Nature offers a peaceful retreat from the stresses of a hyperconnected life — but you might not want to leave your smartphone behind. Using tech may feel out of place on the trail to some hikers, but others see it as a sort of digital Swiss army knife and the next logical step in any hiker’s quest for lightweight, versatile gear. Used properly, your mobile device can replace a guidebook, flashlight, printed maps, a compass, and more. It can also save your life.
The most obvious use of a cell phone on the trail is to call for help if you get into trouble. But, what if no coverage is available in your location? Most phones can make emergency calls even in areas with a very low signal, and responders may be able to track your location from your phone in order to find you. There are also circumstances where features like Wi-Fi calling might help, such as in the SnowShoe, West Virginia, area. Cellular services there are blacked out due to the Green Bank radio telescope observatory, but Wi-Fi is plentiful in the restaurants, pubs, and other locations that surround the hiking trails.
Even when you don’t have a signal, your phone’s GPS can still guide you. A $20 app like Gaia can eliminate the need to buy — and carry — a separate GPS device on long trails around the world. Check out The Expert Vagabond’s tutorial on how to use the app without a signal, and how to preserve your phone’s battery life while using it so you can hike for days without recharging.
Apps like AllTrails and TrailTrackerGPS are changing the way hikers research and map trails. These apps help you find trails near you that meet your needs and crowd-share information about them with your peers. The apps can replace guidebooks and printed maps, significantly reducing the weight of your pack. They can also help you find water, campsites, and the best views along the way. Hiking apps typically combine maps with photos of spots along the trail, so you can easily orient yourself at any point. Make sure your app is set up for offline access or you’ve downloaded the info you need before you hit the trail.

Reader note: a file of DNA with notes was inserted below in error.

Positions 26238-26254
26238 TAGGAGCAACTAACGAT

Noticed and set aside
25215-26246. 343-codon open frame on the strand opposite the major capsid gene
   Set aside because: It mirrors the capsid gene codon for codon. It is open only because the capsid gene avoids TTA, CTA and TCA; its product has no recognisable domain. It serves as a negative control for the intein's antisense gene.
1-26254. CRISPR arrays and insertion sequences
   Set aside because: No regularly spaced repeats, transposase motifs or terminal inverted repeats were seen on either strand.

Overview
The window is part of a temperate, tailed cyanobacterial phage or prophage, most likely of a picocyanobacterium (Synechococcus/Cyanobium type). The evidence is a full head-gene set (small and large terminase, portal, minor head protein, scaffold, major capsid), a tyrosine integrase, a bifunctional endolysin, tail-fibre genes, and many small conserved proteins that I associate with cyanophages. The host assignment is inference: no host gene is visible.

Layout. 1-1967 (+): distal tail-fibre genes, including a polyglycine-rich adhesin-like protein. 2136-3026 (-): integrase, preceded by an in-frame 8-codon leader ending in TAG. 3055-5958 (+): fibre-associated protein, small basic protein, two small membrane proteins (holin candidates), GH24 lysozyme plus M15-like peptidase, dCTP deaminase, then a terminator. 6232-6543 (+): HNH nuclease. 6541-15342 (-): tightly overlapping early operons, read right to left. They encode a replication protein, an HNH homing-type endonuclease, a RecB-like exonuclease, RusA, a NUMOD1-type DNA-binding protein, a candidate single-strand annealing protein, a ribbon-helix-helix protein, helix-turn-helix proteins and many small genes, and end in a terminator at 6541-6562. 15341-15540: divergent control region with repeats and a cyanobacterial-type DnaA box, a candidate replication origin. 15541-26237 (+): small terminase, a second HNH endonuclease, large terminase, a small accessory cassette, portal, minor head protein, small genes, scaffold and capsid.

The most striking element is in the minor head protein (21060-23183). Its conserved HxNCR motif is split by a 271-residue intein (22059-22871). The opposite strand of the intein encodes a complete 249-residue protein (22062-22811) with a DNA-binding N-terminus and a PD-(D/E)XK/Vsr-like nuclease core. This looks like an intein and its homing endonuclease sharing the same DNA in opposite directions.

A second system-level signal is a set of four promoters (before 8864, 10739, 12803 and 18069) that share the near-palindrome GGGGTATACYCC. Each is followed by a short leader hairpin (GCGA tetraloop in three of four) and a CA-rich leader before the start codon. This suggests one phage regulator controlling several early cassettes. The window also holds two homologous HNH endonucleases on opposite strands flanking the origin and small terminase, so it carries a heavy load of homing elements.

Your smartphone can substitute for an emergency flashlight in case you don’t make it back before dark. Download a free compass app for your phone and leave your bulky compass at home. Unless you’re a serious photographer, there’s no need to carry a separate camera when that functionality is built into your phone. If you’re hiking with a friend or group and need to separate, your phones can also act as walkie-talkies, provided you all have a signal.
Geocachers used to dream of live maps and real-time downloads of geocaches, and smartphones have brought those dreams into reach. A geocaching app on a phone with strong GPS hardware can search, list, and log geocaches anywhere there is a signal. C:geo is the oldest app in the business, and was the first to enable real-time geocaching. CacheSense and Neongeo are newer players that are also very popular in the geocaching community.
The Need For Power
Although most of the changes smartphones are bringing to the trail are positive, one is a nuisance. As hikers become reliant on their phones, preserving and recharging phone batteries have become essential. You can conserve power by switching your phone into airplane mode except when you’re actively using a signal. Be sure to close any app you aren’t using, especially if that app might be tracking your location. If you’re through-hiking, you will eventually need to charge your phone. Carrying a power bank is the easiest option for short trips, but solar and hand-cranked chargers are also available for longer treks.
Although hiking with technology might seem counterintuitive, your phone can be as useful on the trail as a pocketknife and even more versatile. Pack your phone with the right apps, and you can leave an entire sack of other tools behind.